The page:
In 2006, the results of this process were submitted to General Convention as Holy Women, Holy Mencomplete with a new set of criteria and a Calendar containing 318 named individuals across 271 liturgical occasions. Despite the criteria and the stated interest in the inclusion of laity and women, the percentage of laity increased to 30%; women increased to a mere 18%, up 4% from the previous version. New controversies arose concerning the criteria. Some argued that the document ignored its own criteria  regarding local observance, the inclusion of unbaptized people and those who had departed the Church. Others criticized the criteria’s emphasis on the contribution of an individual’s work apart from their personal holiness.

 Holy Women, Holy Men was sent back for more work in 2006, returned again in 2009 where it was passed for trial use, but sent back to the SCLM again in 2012. An attempt at a compromise produced A Great Cloud of Witnessesthat tried to recast the work as a historical teaching tool from which local congregations could discern individuals to celebrate as saints. This approach was rejected, and General Convention resolved that the work be “made available” rather than approved for trial use.

 The Present

This, then, is the history that forms the necessary context for this year’s Calendar resolution to General Convention, 2018-A065. This resolution offers a LFF2018 that seeks to offer a more balanced Calendar. The proportion of women and laity are now much closer to being representative. The individuals are more balanced across time as well. A main calendar and a set of “local commemorations” recall the original distinction between commemorations and memorials. Finally, this proposal recommends that General Convention adopt LFF 2018 for optional use, recognizing the need for on-going work. How it will fare at General Convention is anyone’s guess, but I hope it will move forward the conversation on this contentious yet important issue.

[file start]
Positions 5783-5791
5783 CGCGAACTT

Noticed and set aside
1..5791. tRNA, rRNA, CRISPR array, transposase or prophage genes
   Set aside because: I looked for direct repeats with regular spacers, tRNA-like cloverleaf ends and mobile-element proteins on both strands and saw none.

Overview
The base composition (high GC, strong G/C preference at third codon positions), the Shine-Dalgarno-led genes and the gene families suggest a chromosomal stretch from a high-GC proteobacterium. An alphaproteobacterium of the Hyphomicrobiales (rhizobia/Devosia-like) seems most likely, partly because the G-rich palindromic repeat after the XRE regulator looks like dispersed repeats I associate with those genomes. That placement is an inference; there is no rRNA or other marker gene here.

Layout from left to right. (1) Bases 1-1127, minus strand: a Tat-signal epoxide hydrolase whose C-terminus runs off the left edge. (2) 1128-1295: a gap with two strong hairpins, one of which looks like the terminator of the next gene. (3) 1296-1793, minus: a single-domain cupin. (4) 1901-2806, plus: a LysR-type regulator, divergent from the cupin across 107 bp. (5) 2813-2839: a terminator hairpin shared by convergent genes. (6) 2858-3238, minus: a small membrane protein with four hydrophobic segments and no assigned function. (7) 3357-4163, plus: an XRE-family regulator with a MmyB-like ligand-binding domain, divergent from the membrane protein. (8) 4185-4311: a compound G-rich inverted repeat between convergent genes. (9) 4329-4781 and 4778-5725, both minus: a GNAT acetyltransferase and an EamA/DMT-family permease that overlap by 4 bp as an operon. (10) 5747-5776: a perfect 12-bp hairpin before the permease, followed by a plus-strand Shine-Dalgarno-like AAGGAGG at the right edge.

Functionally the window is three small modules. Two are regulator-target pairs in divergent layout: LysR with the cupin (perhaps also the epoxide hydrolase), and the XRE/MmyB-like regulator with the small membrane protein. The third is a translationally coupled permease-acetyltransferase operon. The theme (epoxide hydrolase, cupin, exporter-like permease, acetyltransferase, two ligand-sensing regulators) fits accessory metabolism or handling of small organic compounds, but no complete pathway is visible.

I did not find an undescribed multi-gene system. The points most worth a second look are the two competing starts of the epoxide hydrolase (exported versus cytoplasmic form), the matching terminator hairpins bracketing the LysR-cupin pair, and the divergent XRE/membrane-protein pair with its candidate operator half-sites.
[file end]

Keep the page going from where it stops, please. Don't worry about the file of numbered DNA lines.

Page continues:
[i]    There is a related history of how appropriate collects and readings were created, but in the present post I can only treat people selected. The others deserve a post of their own!

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Dr. Derek Olsen is an Episcopal layman who writes and teaches on liturgical spirituality. He earned a Ph.D. in New Testament from Emory University with a focus on the interpretation of Scripture within the medieval liturgy. Working as a corporate IT professional by day, he blogs at  www.stbedeproductions.com(formerly haligweorc) and programs the St. Bede’s Breviary (http://breviary.stbedeproductions.com/), an automated site for praying the Daily Office. He is the author of several books including Inwardly Digest: The Prayer Book as Guide to a Spiritual Life. Dr. Olsen spends his spare time driving his two teen-aged daughters around the city of Baltimore, and assisting his wife, a priest in the Diocese of Maryland.